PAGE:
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Phylodynamic analysis of the historical spread of Toscana virus around the Mediterranean

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Phylodynamic analysis of the historical spread of Toscana virus around the Mediterranean. / Cusi, Maria Grazia; Gandolfo, Claudia; Gori Savellini, Gianni et al.

In: Biorxiv, 30.07.2018.

Research output: Contribution to Journal/MagazineJournal article

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APA

Cusi, M. G., Gandolfo, C., Gori Savellini, G., Terrosi, C., Sadler, R., & Gatherer, D. (2018). Phylodynamic analysis of the historical spread of Toscana virus around the Mediterranean. Biorxiv. https://doi.org/10.1101/380477

Vancouver

Cusi MG, Gandolfo C, Gori Savellini G, Terrosi C, Sadler R, Gatherer D. Phylodynamic analysis of the historical spread of Toscana virus around the Mediterranean. Biorxiv. 2018 Jul 30. doi: 10.1101/380477

Author

Cusi, Maria Grazia ; Gandolfo, Claudia ; Gori Savellini, Gianni et al. / Phylodynamic analysis of the historical spread of Toscana virus around the Mediterranean. In: Biorxiv. 2018.

Bibtex

@article{ee487f307fb440c89f2573724cf14ba9,
title = "Phylodynamic analysis of the historical spread of Toscana virus around the Mediterranean",
abstract = "All available sequences of the three genome segments of Toscana virus with date and location of sampling were analysed using Bayesian phylodynamic methods. We estimate that extant Toscana virus strains had a common ancestor in the late 16th to early 17th century AD, in territories controlled by the Ottoman Empire, giving rise to an ancestral genotype A/B in north Africa and to genotype C in the Balkans. Subsequent spread into western Europe may have occurred during the period of European colonization of north Africa in the 19th and early 20th centuries AD, establishing genotypes A and B in Italy and Spain respectively. Very little positive evolutionary selection pressure is detectable in Toscana virus, suggesting that the virus has become well adapted to its human hosts. There is also no convincing evidence of reassortment between genome segments, despite genotypes A and B now co-circulating in several countries.",
keywords = "Toscana virus, Sandfly fever Naples phlebovirus, SFNV, Phlebovirus, Phenuiviridae, phylodynamics, Bayesian phylogenetics, phylogenetics, Bunyavirales",
author = "Cusi, {Maria Grazia} and Claudia Gandolfo and {Gori Savellini}, Gianni and Chiara Terrosi and Rebecca Sadler and Derek Gatherer",
year = "2018",
month = jul,
day = "30",
doi = "10.1101/380477",
language = "English",
journal = "Biorxiv",
issn = "2692-8205",
publisher = "Cold Spring Harbor Laboratory Press",

}

RIS

TY - JOUR

T1 - Phylodynamic analysis of the historical spread of Toscana virus around the Mediterranean

AU - Cusi, Maria Grazia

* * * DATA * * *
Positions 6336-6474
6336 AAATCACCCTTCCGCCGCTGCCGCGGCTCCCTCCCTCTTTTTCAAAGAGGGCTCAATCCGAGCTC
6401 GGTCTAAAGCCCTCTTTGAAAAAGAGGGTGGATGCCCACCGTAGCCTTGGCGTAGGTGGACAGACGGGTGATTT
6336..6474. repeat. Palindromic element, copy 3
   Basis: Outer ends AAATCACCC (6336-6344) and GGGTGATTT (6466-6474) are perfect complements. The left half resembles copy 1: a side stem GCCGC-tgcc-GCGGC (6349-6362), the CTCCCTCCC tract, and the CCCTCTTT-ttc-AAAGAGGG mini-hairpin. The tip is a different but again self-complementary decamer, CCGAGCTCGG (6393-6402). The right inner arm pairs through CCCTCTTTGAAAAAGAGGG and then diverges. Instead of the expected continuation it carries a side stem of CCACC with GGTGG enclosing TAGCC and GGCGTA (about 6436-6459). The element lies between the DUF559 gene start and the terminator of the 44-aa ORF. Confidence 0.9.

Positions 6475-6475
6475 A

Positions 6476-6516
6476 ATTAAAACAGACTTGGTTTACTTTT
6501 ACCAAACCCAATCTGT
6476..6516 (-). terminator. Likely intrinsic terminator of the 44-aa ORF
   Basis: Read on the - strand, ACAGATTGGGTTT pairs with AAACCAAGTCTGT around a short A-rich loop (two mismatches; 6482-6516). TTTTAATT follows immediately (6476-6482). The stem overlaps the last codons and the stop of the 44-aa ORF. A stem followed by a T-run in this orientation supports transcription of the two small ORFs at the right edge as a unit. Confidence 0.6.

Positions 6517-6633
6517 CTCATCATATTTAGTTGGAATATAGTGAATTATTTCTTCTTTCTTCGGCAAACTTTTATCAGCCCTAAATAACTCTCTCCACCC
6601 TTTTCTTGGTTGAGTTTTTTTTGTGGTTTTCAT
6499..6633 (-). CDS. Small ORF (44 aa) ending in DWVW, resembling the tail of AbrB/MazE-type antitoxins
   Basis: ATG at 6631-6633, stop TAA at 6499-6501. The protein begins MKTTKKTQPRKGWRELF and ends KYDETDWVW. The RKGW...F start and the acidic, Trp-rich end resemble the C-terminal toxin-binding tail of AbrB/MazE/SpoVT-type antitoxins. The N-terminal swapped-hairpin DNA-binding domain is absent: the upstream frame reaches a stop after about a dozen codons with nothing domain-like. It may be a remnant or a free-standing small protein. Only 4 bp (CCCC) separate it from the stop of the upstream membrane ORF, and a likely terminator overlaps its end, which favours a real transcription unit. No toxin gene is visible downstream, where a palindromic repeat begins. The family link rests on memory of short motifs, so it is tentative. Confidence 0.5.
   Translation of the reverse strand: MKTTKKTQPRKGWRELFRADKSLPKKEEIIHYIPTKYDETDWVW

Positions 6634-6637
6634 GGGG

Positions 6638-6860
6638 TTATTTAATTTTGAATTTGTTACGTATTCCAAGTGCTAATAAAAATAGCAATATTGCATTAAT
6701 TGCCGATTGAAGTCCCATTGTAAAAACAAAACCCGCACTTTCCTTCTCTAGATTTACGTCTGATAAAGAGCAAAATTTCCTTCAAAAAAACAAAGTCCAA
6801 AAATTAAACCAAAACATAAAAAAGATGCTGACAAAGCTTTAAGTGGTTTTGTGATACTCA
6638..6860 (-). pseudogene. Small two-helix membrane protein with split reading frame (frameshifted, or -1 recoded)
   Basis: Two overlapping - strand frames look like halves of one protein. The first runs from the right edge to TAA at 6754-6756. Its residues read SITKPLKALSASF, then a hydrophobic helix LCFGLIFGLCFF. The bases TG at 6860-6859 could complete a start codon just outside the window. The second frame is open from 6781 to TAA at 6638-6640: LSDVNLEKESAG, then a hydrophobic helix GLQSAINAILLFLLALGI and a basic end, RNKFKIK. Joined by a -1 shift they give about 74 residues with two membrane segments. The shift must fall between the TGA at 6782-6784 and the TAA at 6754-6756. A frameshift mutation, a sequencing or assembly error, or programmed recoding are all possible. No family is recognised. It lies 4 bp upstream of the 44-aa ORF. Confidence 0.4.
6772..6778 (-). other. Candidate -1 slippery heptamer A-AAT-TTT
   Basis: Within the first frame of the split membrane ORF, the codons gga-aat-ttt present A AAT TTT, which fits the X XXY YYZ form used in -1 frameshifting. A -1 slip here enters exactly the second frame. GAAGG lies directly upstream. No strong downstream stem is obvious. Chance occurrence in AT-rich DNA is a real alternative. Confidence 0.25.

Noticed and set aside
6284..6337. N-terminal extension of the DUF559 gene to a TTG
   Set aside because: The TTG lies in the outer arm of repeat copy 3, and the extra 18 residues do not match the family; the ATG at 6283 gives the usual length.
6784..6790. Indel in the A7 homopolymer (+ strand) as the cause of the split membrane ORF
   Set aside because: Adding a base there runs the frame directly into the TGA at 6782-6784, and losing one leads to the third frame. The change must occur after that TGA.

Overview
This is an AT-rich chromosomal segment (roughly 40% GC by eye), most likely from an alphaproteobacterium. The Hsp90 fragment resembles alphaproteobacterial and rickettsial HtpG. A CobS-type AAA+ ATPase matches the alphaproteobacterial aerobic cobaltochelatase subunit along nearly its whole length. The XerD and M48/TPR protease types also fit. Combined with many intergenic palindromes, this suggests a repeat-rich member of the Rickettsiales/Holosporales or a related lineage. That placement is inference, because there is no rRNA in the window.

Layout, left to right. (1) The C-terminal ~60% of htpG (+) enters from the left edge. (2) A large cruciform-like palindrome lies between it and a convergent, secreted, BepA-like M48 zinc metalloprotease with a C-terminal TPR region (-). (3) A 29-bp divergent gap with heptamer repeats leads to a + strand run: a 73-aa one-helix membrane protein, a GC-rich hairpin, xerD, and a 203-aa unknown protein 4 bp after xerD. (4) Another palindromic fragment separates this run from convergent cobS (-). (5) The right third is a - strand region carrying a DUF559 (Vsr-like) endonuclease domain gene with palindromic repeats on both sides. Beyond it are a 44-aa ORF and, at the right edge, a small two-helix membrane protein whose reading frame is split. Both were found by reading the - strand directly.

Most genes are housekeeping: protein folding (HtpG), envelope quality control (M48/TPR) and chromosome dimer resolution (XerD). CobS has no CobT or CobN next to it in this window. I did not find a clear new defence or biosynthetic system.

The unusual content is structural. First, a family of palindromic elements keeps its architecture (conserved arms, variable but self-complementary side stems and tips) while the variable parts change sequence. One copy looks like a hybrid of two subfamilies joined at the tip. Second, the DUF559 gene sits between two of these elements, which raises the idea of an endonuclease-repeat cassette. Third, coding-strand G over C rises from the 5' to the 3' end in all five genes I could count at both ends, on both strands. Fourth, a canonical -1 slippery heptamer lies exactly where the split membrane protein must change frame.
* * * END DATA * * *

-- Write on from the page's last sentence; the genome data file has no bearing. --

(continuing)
AU - Gandolfo, Claudia

AU - Gori Savellini, Gianni

AU - Terrosi, Chiara

AU - Sadler, Rebecca

AU - Gatherer, Derek

PY - 2018/7/30

Y1 - 2018/7/30

N2 - All available sequences of the three genome segments of Toscana virus with date and location of sampling were analysed using Bayesian phylodynamic methods. We estimate that extant Toscana virus strains had a common ancestor in the late 16th to early 17th century AD, in territories controlled by the Ottoman Empire, giving rise to an ancestral genotype A/B in north Africa and to genotype C in the Balkans. Subsequent spread into western Europe may have occurred during the period of European colonization of north Africa in the 19th and early 20th centuries AD, establishing genotypes A and B in Italy and Spain respectively. Very little positive evolutionary selection pressure is detectable in Toscana virus, suggesting that the virus has become well adapted to its human hosts. There is also no convincing evidence of reassortment between genome segments, despite genotypes A and B now co-circulating in several countries.

AB - All available sequences of the three genome segments of Toscana virus with date and location of sampling were analysed using Bayesian phylodynamic methods. We estimate that extant Toscana virus strains had a common ancestor in the late 16th to early 17th century AD, in territories controlled by the Ottoman Empire, giving rise to an ancestral genotype A/B in north Africa and to genotype C in the Balkans. Subsequent spread into western Europe may have occurred during the period of European colonization of north Africa in the 19th and early 20th centuries AD, establishing genotypes A and B in Italy and Spain respectively. Very little positive evolutionary selection pressure is detectable in Toscana virus, suggesting that the virus has become well adapted to its human hosts. There is also no convincing evidence of reassortment between genome segments, despite genotypes A and B now co-circulating in several countries.

KW - Toscana virus

KW - Sandfly fever Naples phlebovirus

KW - SFNV

KW - Phlebovirus

KW - Phenuiviridae

KW - phylodynamics

KW - Bayesian phylogenetics

KW - phylogenetics

KW - Bunyavirales

U2 - 10.1101/380477

DO - 10.1101/380477

M3 - Journal article

JO - Biorxiv

JF - Biorxiv

SN - 2692-8205

ER -